War of the Rebellion: Serial 002 Page 0165 Chapter IX. OPERATIONS IN SHENANDOAH VALLEY.

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through Charlestown, over a good road. My depot will be better secured, more convenient, nearer, and line better protected. I cannot now bring from Hagerstown, with present means of transportation, an ample supply of provisions for active operations. I can from Harper's Ferry. I send to Hagerstown an officer to commence to-day the transfer, if assent be given, and I wish an answer to-day. Defeat here is ruin everywhere. I consider a regiment of regulars, and more, if possible, essential to give steadiness to my column and to carry on active operations against a determined opposition, and I urge that my three-months' volunteers be replaced by three-years' men. Many of them are barefooted and cannot be employed for active service. They can be made useful until their term expires for this transfer of depot. Many three-months' men refuse to renew their service. The enemy have retired beyond Winchester, and are said to be fortifying.

R. PATTERSON,

Major-General, Commanding.

WASHINGTON, July 12, 1861-1.30 p. m.

Major-General PATTERSON:

Go where you propose in your letter of the 9th instant. Should that movement cause the enemy to retreat upon Manassas via Strasburg, to follow him would seem at this distance hazardous, whereas the route from Charlestown, via Key's Ferry, Hillsborough, and Leesburg, towards Alexandria, with the use of the canal on the other side of the river for heavy transportation, may be practicable. Consider this suggestion well, and, except in an extreme case, do not recross the Potomac with more than a sufficient detachment for your supplies on the canal.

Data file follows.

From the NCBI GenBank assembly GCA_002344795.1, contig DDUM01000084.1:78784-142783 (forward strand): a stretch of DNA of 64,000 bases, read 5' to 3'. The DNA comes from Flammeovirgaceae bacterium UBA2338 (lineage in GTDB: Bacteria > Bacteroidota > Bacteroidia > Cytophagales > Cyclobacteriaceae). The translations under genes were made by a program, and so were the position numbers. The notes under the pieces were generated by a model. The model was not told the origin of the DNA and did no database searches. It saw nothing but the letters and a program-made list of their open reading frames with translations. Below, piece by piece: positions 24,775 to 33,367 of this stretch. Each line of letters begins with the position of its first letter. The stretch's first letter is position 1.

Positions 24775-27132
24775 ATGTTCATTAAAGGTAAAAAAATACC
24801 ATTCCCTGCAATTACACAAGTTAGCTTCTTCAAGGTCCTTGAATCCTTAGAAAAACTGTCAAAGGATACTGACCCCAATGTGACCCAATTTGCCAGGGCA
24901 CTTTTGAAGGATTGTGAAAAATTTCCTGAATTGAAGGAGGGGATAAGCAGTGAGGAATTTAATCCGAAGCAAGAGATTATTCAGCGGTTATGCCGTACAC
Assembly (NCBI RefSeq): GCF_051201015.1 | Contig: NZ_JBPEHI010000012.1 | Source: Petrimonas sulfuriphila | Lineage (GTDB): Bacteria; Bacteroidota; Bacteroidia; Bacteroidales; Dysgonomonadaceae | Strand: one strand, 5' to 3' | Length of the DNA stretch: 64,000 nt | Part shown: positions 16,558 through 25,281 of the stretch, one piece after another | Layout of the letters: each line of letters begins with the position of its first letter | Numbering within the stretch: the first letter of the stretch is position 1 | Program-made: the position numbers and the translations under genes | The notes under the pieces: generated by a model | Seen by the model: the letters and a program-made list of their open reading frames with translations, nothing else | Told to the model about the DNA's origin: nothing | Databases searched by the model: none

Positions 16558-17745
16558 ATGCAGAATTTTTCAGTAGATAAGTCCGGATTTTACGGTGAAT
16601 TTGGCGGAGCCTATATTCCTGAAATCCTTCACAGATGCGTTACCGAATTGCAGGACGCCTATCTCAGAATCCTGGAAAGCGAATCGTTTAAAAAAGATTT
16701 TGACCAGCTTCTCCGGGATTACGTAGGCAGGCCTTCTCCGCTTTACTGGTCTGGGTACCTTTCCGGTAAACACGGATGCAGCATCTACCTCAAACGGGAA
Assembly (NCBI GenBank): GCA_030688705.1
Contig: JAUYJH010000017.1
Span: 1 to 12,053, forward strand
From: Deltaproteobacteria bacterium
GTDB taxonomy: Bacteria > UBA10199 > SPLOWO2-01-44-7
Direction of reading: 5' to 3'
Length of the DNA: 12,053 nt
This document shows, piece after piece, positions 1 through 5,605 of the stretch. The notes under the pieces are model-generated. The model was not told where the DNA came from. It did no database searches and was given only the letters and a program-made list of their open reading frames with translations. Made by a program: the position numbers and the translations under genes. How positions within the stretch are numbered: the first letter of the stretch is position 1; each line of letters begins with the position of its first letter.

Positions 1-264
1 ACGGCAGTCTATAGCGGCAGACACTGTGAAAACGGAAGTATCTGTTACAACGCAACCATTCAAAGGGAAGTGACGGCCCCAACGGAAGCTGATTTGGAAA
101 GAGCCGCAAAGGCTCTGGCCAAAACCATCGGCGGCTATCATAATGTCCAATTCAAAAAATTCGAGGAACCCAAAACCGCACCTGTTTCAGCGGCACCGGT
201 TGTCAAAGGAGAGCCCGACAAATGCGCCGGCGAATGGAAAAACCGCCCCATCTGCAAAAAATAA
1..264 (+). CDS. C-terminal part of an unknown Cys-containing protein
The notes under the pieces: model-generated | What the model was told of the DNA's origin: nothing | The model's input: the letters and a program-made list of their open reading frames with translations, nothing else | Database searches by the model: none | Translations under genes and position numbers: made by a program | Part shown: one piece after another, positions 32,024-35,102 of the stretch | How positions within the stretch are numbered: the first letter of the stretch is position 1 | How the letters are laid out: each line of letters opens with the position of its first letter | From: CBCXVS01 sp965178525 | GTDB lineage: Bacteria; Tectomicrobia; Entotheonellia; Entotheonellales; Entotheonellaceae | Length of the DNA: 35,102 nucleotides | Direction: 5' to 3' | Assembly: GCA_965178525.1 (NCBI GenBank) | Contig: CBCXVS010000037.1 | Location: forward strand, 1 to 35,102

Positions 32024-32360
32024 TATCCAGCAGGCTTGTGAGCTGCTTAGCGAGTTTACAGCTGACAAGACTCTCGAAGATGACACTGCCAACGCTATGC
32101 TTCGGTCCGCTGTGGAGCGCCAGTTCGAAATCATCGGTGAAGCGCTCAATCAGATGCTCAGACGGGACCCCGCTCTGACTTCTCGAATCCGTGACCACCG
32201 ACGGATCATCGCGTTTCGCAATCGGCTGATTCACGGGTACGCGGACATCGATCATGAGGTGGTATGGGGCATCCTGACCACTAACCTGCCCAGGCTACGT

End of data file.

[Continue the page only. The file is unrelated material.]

Let me hear of you on Tuesday. Write often when en route.

WINFIELD SCOTT.

MARTINSBURG, July 13, 1861.

Colonel E. D. TOWNSEND, Assistant Adjutant-General.

McClellan's victory received here with great joy; received without comment from thee General-in-Chief. I have given and now give mine. My column must be preserved to insure to the country the fruits of this and other victories, which we hope will follow. My determination is not changed by this news. I would rather lose the chance of accomplishing something brilliant than, by hazarding this column, to destroy the fruits of the campaign to the country by defeat. If wrong, let me be instructed.

R. PATTERSON,

Major-General, Commanding.

MARTINSBURG, July 13, 1861.

Colonel E. D. TOWNSEND, Assistant Adjutant-General:

Received the announcement of McClellan's victory with great gratification. His success, however, makes no change in my plans. This force is the keystone of the combined movements, and injury to it would counteract the good effects of all victories elsewhere. Johnston is in position beyond Winchester, to be re-enforced, and his strength doubled just as I would reach him. My position is a strong one, but I must act cautiously whilst preparing to strike.

R. PATTERSON,

Major-General.